Can Suburban Retail Save Commercial Real Estate?

Photo credit: Nastuh Abootalebi/Unsplash

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Go ahead and work from home all you want. Just know you’re making matters even worse for banks, which have enough problems right now.

Fund managers are flagging the next domino to topple in the ongoing liquidity crisis: commercial real estate, which, surprise surprise, continues to struggle in the post-pandemic, work-from-home era — and is propped up by loans owed primarily to regional banks. But not everyone in the sector is experiencing the same pain. In fact, the very same pandemic forces have made the suburbs… cool?

Crying Like It’s 1991

If the doomsayers are to be believed, the $20 trillion-plus commercial real estate sector may be headed for its biggest bust since the early 1990s — back when the Fed took a sudden u-turn on longstanding low-interest rates, crunching both banks and overleveraged real estate developers hooked on cheap cash. Nearly 300 banks failed between 1990 and 1991, according to the FDIC. Citibank nearly went under. History, it sure seems, has a nasty habit of repeating itself.

Rising interest rates are creating a similar crunch today, exacerbated by scores of office buildings abandoned by couch-loving laptop warriors. And the bill is about to come due on the industry’s pile of debt. “There’s a maturity cliff for a lot of this real estate in the next few years, a significant portion of which is funded by regional banks,” one anonymous chief executive of a large US bank recently told the Financial Times. “Commercial real estate is leverage on leverage on leverage . . . if people are forced to quickly unwind that leverage it can pop up in other places.”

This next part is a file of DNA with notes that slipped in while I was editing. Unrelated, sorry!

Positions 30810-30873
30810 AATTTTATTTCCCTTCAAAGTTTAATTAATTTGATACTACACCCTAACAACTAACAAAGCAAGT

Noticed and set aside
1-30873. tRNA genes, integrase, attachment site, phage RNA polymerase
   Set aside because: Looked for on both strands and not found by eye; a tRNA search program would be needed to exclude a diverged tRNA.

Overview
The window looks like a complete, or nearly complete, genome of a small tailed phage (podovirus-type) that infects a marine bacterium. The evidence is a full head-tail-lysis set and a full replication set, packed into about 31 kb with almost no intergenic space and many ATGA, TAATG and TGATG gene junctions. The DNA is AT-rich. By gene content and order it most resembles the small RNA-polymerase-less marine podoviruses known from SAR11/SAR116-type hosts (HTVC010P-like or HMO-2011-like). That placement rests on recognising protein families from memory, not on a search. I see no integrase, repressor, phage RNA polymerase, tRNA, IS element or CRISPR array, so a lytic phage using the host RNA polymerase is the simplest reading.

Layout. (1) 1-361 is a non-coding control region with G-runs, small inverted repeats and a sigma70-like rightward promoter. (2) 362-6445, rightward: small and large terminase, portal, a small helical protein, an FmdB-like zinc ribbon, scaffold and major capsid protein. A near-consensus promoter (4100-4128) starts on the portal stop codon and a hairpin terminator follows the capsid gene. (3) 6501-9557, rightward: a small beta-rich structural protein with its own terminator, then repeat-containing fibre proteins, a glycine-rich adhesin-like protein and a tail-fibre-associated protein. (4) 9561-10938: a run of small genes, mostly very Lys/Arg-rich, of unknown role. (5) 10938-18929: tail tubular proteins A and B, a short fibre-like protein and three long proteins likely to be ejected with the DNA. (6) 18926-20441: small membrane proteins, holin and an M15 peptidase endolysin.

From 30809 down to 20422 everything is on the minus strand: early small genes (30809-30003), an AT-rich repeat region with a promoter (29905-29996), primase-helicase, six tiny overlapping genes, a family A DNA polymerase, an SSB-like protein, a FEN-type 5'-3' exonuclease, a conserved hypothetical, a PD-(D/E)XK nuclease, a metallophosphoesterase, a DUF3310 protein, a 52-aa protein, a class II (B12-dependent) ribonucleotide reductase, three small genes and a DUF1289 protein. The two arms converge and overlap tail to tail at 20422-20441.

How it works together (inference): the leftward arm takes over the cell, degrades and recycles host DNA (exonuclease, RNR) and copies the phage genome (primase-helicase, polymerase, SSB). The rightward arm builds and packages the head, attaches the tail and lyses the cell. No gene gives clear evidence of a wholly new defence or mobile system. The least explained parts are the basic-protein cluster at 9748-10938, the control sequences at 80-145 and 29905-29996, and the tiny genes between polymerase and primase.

Still, the sector — and the small and mid-size banks that own roughly 70% of commercial real estate loans — may have a ringer in the mix this time around. It’s a little place called Suburbia, USA:

  • Out-of-city retail spaces are seeing a massive resurgence. Both Site Centers and Phillips Edison, two large shopping center owners, reported record high occupancy and leasing in first-quarter earnings reports.
  • Meanwhile, mall purveyors Simon Property Group says overall occupancy rate is over 94%, a hair short of pre-pandemic norms, while foot traffic is up from last year.

In fact, according to real-estate firm CBRE, the second half of 2022 marked the first time since at least 2013 that urban retail space vacancies surpassed suburban levels. Maybe all your friends who ditched city life were right.

Nowhere Like New York: At least one group is enjoying the New York exodus: the ultra-rich, who see the vacuum forming from fleeing institutional players as a once-in-a-lifetime chance to own a piece of the New York skyline on the cheap. Of the eleven New York office building acquisitions in the last six months of 2022, seven were by wealthy individuals, smaller developers, or family-run companies, according to a recent Bloomberg report of Savills data. New York City office buildings: the Hermes handbags of commercial real estate.